WLR Daily, 22nd July 2015

Source: www.iclr.co.uk

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Lawrence and others v Fen Tigers Ltd and others (No 3) (Secretary of State for Justice and others intervening) – WLR Daily

Posted July 30th, 2015 in appeals, costs, fees, insurance, law reports, Supreme Court by sally

Lawrence and others v Fen Tigers Ltd and others (No 3) (Secretary of State for Justice and others intervening) [2015] UKSC 50; [2015] WLR (D) 332

‘The costs regime in place between 1999 and 2013, which could require losing defendants to pay not only the claimants’ base costs but any success fee and after the event (“ATE”) insurance premium which they had paid as part of their conditional fee arrangement— even though the total costs were far in excess of the value of the claim— was not contrary to defendants’ rights to a fair trial and to the protection of their property under article 6 of, and article 1 of the First Protocol (“A1P1”) to, the Convention for the Protection of Human Rights and Fundamental Freedoms.’

WLR Daily, 22nd July 2015

Source: www.iclr.co.uk

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Supreme Court rules factory expansion can proceed despite flaws in environmental assessment process – OUT-LAW.com

‘Plans to extend a Norfolk factory should be allowed to proceed despite procedural irregularities, as proper compliance with the environmental impact assessment (EIA) process would not have led to a different conclusion, the UK’s highest court has ruled.’

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OUT-LAW.com, 24th July 2015

Source: www.out-law.com

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Commercial nonsense and the reasonable man: Arnold v Britton & Ors [2015] UKSC 36 – Hardwicke Chambers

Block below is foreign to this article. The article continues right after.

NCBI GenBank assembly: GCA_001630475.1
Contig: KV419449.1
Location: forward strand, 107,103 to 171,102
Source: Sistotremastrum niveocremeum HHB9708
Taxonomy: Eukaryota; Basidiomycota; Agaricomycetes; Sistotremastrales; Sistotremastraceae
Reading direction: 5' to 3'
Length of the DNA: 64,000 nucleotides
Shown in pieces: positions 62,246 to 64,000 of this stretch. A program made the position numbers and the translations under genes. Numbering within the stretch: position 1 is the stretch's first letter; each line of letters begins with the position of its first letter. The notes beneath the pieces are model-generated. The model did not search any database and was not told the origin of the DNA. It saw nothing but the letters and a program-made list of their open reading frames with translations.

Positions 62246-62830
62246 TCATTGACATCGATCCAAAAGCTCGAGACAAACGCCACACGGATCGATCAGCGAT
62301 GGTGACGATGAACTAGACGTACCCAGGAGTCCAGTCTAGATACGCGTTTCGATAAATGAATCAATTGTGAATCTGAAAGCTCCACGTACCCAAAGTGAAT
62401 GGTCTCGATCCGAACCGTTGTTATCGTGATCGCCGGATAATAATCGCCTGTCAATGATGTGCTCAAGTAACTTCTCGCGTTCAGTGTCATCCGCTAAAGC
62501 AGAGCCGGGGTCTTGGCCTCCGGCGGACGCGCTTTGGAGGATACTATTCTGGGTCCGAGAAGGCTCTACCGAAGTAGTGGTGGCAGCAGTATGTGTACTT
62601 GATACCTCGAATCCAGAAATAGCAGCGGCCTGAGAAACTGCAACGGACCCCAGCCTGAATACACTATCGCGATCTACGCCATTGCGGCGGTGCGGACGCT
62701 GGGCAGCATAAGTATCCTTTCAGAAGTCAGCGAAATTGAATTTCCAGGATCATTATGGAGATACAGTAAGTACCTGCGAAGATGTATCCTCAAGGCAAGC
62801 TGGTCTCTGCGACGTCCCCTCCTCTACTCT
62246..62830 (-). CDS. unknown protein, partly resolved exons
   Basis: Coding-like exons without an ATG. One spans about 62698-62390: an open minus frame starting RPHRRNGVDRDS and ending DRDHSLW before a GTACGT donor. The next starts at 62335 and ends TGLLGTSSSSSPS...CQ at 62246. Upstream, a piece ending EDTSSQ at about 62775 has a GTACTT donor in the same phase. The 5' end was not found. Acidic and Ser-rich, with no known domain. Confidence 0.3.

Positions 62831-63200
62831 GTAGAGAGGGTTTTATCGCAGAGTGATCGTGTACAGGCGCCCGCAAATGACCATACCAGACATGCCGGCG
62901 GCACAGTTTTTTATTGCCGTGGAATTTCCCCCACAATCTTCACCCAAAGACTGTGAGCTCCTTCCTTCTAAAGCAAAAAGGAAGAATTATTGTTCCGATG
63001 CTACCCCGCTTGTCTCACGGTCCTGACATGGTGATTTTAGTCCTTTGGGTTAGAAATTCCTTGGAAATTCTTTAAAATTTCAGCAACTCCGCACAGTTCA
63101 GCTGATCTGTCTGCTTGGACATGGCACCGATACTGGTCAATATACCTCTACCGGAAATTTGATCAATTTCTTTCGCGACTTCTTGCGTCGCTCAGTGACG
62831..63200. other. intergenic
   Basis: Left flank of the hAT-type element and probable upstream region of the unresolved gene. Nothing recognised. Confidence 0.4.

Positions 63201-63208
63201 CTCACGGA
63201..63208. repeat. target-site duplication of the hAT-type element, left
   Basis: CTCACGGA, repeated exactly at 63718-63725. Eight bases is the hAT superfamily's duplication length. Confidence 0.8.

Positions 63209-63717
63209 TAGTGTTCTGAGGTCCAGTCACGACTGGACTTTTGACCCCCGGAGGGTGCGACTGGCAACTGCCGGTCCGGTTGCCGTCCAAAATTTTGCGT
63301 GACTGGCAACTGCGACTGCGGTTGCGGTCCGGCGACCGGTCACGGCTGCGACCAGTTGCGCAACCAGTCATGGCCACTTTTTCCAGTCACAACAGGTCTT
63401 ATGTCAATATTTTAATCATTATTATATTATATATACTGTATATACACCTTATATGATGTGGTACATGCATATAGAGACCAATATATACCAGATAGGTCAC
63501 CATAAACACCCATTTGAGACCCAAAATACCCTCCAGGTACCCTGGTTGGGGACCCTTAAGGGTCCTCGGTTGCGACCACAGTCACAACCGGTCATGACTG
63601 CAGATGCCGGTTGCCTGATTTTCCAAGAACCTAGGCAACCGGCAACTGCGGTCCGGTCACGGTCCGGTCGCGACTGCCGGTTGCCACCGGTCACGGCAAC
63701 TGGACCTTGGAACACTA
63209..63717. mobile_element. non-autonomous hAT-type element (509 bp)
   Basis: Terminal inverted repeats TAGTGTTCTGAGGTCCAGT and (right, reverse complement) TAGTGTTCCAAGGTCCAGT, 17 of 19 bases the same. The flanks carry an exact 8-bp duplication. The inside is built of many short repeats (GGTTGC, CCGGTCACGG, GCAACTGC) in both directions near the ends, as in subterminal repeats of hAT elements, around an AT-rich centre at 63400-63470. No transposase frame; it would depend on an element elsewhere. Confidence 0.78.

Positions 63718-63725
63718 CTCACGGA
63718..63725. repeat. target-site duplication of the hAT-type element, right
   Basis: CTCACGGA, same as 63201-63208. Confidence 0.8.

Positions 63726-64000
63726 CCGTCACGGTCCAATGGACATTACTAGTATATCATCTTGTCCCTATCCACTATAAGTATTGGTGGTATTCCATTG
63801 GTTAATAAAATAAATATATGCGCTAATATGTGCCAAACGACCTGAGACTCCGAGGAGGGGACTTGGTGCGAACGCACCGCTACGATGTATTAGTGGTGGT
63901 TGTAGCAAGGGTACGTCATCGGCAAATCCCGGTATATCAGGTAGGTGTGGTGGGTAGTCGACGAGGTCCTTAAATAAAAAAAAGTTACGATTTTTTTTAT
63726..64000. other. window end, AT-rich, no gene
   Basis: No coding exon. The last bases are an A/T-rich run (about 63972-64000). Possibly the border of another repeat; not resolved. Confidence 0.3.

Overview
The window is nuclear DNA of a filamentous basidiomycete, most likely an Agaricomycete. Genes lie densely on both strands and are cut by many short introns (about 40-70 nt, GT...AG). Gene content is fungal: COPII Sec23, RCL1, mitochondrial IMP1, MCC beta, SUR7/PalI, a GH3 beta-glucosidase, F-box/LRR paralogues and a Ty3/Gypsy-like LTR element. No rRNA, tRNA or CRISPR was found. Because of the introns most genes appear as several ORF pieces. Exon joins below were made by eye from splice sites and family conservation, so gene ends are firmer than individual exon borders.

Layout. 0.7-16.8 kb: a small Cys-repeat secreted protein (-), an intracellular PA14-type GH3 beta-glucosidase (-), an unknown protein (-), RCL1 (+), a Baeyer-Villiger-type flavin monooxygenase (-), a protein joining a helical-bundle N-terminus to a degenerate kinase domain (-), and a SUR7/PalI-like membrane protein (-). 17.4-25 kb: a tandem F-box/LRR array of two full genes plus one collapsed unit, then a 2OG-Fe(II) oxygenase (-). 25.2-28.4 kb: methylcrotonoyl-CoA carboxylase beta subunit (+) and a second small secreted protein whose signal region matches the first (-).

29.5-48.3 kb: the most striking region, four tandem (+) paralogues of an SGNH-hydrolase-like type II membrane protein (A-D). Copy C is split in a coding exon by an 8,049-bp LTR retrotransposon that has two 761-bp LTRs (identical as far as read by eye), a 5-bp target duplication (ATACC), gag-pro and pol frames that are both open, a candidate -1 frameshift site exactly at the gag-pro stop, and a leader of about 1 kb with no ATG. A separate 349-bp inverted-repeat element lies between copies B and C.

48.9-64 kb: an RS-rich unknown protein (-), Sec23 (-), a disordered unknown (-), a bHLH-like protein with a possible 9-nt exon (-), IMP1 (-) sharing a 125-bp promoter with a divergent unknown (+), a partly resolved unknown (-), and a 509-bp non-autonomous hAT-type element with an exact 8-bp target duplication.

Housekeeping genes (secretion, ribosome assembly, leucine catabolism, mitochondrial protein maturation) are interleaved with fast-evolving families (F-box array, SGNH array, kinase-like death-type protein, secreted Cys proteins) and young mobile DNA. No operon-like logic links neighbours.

Posted July 28th, 2015 in appeals, covenants, leases, news, Supreme Court by sally

‘In this case, the Supreme Court considered to what extent lessees could escape what appeared to be a very bad bargain indeed. The crux of the case was: to what extent can commercial common sense defeat a contractual provision which defies it?”

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Hardwicke Chambers, 24th July 2015

Source: www.hardwicke.co.uk

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Modernising the law on informed consent – Hardwicke Chambers

Posted July 28th, 2015 in appeals, birth, consent, doctors, medical treatment, news, Supreme Court by sally

‘The recent Supreme Court decision in Montgomery v Lanarkshire Health Board [2015] UKSC 11, 11 March 2015 has seen the courts move away from the previously paternalistic laws on informed consent and take a step towards recognising the more modern relationship between doctor and patient.’
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Hardwicke Chambers, 2nd June 2015

Source: www.hardwicke.co.uk

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Supreme Court Judgment in Coventry and Ors v Lawrence and another [2015] UKSC 50 – Henderson Chambers

Posted July 27th, 2015 in civil procedure rules, costs, fees, human rights, insurance, news, Supreme Court by sally